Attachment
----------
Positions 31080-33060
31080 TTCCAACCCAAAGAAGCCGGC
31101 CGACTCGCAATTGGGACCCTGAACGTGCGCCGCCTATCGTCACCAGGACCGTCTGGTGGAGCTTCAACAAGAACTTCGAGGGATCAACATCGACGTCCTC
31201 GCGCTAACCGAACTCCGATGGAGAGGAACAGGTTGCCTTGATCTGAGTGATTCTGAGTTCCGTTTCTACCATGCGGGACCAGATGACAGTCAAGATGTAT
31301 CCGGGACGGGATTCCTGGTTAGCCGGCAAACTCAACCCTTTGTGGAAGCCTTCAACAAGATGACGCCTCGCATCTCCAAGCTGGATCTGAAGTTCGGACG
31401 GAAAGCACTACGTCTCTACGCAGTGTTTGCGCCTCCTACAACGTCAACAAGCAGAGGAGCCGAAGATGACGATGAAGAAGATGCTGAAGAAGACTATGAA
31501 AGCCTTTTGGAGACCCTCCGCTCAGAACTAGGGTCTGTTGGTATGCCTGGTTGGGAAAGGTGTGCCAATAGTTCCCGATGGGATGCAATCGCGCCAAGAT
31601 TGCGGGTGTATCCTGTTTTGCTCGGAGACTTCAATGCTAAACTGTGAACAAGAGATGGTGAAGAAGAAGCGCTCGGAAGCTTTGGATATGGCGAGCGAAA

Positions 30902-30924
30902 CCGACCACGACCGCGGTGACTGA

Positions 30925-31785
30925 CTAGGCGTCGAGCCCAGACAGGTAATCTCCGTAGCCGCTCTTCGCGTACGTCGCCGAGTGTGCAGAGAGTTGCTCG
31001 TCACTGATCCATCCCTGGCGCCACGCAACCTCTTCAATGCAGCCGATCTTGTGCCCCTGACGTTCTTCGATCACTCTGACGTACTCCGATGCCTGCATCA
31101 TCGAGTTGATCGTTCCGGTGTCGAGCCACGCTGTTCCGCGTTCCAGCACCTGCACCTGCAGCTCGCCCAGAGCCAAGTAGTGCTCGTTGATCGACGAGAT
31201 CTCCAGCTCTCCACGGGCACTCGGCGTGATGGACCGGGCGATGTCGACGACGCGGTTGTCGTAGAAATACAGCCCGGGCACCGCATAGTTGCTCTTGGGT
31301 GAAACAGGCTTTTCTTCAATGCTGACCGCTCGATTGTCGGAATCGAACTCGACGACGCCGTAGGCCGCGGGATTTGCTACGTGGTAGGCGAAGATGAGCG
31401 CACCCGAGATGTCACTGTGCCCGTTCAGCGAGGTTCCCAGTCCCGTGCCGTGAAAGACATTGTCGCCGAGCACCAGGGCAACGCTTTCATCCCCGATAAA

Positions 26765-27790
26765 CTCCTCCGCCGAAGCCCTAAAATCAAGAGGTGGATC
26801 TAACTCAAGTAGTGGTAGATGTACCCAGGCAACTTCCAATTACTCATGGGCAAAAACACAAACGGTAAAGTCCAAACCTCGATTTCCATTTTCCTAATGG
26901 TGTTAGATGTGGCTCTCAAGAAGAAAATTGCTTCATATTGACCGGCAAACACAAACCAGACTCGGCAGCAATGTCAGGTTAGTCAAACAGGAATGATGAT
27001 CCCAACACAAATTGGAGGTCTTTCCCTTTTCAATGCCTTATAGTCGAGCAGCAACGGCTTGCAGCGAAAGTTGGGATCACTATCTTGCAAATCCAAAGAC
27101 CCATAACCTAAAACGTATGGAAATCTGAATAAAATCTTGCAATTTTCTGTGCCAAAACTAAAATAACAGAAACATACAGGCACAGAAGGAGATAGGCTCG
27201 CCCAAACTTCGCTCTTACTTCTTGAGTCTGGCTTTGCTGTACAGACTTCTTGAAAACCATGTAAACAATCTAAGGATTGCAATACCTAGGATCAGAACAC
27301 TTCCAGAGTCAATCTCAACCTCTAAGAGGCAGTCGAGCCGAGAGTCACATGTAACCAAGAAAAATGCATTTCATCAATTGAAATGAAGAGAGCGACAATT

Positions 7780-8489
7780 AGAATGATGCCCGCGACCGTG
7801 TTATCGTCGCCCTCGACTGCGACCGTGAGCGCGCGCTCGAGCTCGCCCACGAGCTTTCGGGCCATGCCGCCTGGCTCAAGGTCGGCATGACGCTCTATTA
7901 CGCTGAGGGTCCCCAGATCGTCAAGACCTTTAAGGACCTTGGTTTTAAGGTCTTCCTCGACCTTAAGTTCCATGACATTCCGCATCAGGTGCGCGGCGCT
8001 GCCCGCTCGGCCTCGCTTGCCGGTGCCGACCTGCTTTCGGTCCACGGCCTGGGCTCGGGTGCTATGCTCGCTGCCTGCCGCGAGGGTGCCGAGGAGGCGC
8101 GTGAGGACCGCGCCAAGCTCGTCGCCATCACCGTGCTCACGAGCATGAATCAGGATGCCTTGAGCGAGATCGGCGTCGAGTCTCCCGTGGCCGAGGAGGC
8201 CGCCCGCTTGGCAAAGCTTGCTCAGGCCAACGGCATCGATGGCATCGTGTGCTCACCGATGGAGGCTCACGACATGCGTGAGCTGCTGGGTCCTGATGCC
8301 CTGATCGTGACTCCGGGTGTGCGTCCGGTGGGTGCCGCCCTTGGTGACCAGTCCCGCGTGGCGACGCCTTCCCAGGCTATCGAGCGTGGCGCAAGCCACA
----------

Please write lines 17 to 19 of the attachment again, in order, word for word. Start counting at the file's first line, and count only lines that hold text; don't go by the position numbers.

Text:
31401 CACCCGAGATGTCACTGTGCCCGTTCAGCGAGGTTCCCAGTCCCGTGCCGTGAAAGACATTGTCGCCGAGCACCAGGGCAACGCTTTCATCCCCGATAAA

Positions 26765-27790
26765 CTCCTCCGCCGAAGCCCTAAAATCAAGAGGTGGATC